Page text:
SCC Rules on Intellectual Disabilities and Equality.

AuthorMcKay-Panos, Linda
PositionHUMAN RIGHTS / SCC Rules on Intellectual Disabilities and Equality

A recent Supreme Court of Canada (SCC) case, R v Slatter, 2020 SCC 36, provided a strong statement about the treatment of evidence provided by witnesses who have intellectual or developmental disabilities.

Thomas Slatter was convicted at trial of sexually assaulting an intellectually disabled 21-year-old woman (J.M.). The defense appealed the decision to the Ontario Court of Appeal (ONCA). They argued, among other issues, that the trial judge erred by: "not properly assessing the reliability of J.M.'s evidence and failing to address the expert evidence of her suggestibility" (para 56).

At the OCNA, the defence counsel argued that, "while the trial judge thoroughly examined J.M.'s credibility, he failed to address his mind to the reliability of her evidence, especially her propensity for suggestibility" (para 57). The defence asserted that the trial judge's reasons were therefore insufficient (para 57).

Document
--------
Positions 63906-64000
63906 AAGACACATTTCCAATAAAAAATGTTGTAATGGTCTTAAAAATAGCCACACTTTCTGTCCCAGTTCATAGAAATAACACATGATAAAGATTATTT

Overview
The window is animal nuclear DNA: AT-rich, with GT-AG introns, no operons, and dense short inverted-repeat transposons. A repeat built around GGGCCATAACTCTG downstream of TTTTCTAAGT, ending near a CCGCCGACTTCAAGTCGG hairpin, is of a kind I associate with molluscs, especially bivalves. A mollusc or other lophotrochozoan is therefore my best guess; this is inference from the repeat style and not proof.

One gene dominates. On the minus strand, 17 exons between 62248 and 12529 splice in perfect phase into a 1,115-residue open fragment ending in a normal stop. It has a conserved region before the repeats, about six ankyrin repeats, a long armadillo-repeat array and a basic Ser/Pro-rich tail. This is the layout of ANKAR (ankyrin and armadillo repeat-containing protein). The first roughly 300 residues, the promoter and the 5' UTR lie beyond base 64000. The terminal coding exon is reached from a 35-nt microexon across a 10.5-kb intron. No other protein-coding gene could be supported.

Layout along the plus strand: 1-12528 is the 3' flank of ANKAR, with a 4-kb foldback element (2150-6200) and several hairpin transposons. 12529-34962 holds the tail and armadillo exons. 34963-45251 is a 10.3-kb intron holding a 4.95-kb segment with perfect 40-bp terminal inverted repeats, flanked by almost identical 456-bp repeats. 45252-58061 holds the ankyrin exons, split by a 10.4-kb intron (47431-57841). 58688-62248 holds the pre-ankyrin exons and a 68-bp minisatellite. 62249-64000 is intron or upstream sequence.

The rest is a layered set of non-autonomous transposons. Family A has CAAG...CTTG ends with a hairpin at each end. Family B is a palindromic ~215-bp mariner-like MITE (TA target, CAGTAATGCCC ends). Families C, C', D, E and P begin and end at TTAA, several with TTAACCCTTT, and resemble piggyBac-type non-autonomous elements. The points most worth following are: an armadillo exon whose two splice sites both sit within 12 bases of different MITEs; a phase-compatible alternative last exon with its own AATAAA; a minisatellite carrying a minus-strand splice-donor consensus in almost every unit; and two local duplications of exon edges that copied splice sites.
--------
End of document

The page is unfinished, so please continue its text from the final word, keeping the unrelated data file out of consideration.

At trial, the Crown introduced evidence from expert Dr. Jones to prove elements of the two offences for which Mr. Slatter had been charged. However, defence counsel thoroughly cross-examined Dr. Jones on J.M.'s suggestibility (para 61). Further, in his closing submissions, defence counsel repeatedly stressed the importance of this aspect of Dr. Jones' evidence (para 62).

The majority of the ONCA stated (at para 70):

As the Crown correctly submits, a trial judge's findings on the credibility and reliability are entitled to deference... The problem in this case is that there is nothing upon which to defer on the issue of suggestibility. The trial judge made no finding. He may have found this evidence to be inconsequential. He may have inadvertently overlooked this aspect of Dr. Jones' evidence. It is a matter of speculation. The Crown essentially asks this court to review the record and, even in light of Dr. Jones' evidence, find that J.M.'s reliability was not compromised by her suggestibility during the early stages of the investigation. This was a matter for the trial judge. It is beyond the scope of proper appellate review.

The ONCA majority allowed the appeal and ordered a new trial.

Madam Justice Pepall (ONCA) dissented. She noted that, in particular, the appellant relied on the testimony of Dr. Jones that people with intellectual disabilities are more likely to be suggestible, especially when the questioner is in a position of authority or trust.

Justice Pepall continued (at para 121):

Dr. Jones' evidence was that the complainant was...

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